Employee absenteeism is a well-renowned issue for employers. According to the Office for National Statistics, 137 million working days were lost because of sickness or injury in the UK in 2016, the equivalent of 4.3 days per worker.
Many studies have shown that businesses who provide some form of wellbeing strategy can help to reduce these statistics at the same time as achieving better performance, lowering absence rates and improving productivity. Through the implementation of a structured wellbeing strategy, organisations can also address the issue of presenteeism, which can manifest itself in several ways; these include going to work when unwell, putting in long hours, taking too few breaks or being unable to ‘switch off’ outside of normal working hours.
In addition to having a detrimental impact on an employee’s health, through the potential for symptoms to worsen due to a lack of proper rest and recuperation, presenteeism has also been shown to have negative effects on productivity, engagement and staff retention. Furthermore, with 88% of employees admitting to going to work when suffering from a minor illness, the potential for ill health to spread to other employees is an ongoing concern.
Whilst absenteeism due to ill health is inevitable within any organisation, there are steps that businesses can take to help reduce the impact that this has on their bottom line. One option is to offer private medical insurance as a means of helping employees with health issues to access medical assistance faster and, as a result, get better quicker and return to work in a shorter period of time.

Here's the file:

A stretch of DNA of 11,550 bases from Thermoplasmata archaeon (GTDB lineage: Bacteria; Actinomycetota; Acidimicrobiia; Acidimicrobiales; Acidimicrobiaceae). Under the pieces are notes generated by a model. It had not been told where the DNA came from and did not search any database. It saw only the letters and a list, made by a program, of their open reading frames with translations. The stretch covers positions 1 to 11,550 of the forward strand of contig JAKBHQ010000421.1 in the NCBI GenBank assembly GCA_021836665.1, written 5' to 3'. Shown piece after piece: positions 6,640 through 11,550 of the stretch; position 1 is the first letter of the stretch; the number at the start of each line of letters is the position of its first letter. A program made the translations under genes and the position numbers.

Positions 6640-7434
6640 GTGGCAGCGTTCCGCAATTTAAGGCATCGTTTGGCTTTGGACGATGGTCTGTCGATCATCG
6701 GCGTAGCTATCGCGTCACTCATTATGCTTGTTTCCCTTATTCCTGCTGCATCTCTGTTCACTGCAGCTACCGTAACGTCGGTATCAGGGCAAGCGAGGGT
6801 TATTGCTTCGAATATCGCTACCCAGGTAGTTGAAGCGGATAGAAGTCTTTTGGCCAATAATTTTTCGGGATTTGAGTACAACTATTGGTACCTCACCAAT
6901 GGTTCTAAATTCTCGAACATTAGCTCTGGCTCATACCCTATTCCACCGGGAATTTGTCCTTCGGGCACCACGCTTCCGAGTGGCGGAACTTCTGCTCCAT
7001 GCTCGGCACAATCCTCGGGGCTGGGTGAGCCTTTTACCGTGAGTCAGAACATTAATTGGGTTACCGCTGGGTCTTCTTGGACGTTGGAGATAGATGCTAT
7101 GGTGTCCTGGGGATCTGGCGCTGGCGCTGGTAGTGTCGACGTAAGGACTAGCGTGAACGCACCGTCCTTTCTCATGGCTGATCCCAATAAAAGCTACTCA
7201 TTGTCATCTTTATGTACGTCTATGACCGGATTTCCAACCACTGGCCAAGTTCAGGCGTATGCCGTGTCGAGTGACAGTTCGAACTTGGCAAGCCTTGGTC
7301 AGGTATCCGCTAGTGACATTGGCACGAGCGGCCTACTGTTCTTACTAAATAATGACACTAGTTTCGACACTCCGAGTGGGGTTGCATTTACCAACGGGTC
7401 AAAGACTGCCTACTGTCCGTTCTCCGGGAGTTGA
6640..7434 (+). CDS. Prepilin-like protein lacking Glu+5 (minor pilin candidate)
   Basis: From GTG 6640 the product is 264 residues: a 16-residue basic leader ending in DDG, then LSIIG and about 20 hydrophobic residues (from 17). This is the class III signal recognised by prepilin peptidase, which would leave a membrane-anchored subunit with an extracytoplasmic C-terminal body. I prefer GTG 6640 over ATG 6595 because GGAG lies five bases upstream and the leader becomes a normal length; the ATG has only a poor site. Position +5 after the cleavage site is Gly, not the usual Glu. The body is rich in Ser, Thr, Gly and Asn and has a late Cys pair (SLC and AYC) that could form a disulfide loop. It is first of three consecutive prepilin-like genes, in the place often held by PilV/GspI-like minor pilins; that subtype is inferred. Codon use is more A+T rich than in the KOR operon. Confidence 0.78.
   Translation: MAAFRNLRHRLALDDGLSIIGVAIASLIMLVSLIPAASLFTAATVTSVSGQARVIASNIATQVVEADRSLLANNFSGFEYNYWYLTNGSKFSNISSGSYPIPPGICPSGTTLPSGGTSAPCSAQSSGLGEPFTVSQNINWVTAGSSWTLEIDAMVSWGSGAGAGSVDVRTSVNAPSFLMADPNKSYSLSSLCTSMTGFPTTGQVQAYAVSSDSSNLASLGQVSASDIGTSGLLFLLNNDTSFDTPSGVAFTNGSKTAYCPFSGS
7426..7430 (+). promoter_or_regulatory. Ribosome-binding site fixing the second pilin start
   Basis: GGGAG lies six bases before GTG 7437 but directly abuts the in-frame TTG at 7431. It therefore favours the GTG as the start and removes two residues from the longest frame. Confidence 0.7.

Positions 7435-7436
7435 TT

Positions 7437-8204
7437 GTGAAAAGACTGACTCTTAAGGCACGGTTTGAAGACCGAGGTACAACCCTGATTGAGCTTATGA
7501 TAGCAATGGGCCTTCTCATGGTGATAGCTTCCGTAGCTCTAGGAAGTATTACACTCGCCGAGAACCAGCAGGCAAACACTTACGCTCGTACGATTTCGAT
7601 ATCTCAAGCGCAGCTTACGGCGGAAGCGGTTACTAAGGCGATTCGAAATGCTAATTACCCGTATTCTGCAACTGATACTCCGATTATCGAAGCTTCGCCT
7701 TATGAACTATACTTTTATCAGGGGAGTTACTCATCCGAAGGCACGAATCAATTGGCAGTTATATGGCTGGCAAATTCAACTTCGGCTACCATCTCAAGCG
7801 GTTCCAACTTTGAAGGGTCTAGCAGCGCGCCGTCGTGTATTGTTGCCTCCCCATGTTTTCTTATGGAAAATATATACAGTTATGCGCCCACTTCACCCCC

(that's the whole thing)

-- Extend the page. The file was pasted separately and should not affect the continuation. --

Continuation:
Offering PMI as part of an overall workplace benefits package has also been shown to attract and retain talent. According to a survey conducted by EEF in 2015, PMI was voted the most popular benefit offered to almost two-thirds of employees.
PMI is a health insurance that offers employees access to treatment for curable, short-term illnesses/conditions and accidents. This is usually in the form of specialist consultations, diagnostic tests and a blend of in- and outpatient procedures. Back pain, skin disorders and musculoskeletal conditions are some of the most common conditions claimed for.
Whilst PMI did not traditionally cover pre-existing or long-term conditions, some businesses are opting for policies that operate under a medical-history-disregarded basis to enable employees to seek medical support for a wider range of conditions.
Employer paid PMI is treated as a benefit in kind and classed as an allowable business expense. As such, employees pay tax and NI on premiums while employers can get corporation tax relief on premiums. The average cost of PMI is dependent on several factors, including, but not limited to, the employee’s age, the scheme size, the employer’s claim history, whether they operate under a medical-history-disregarded basis as well as other limitations that they may choose to impose such as only offering PMI when the same treatment on the NHS has a minimum six week wait or restricting which consultants an employee can see. The cost can typically range between £200 and £1,500 per employee per annum.
There are a number of Private Medical Insurance providers in the market and which one is best for your business will depend on the individual characteristics of your organisation. If you would like advice on how to implement a PMI as part of your workplace benefits scheme, please contact Finura.
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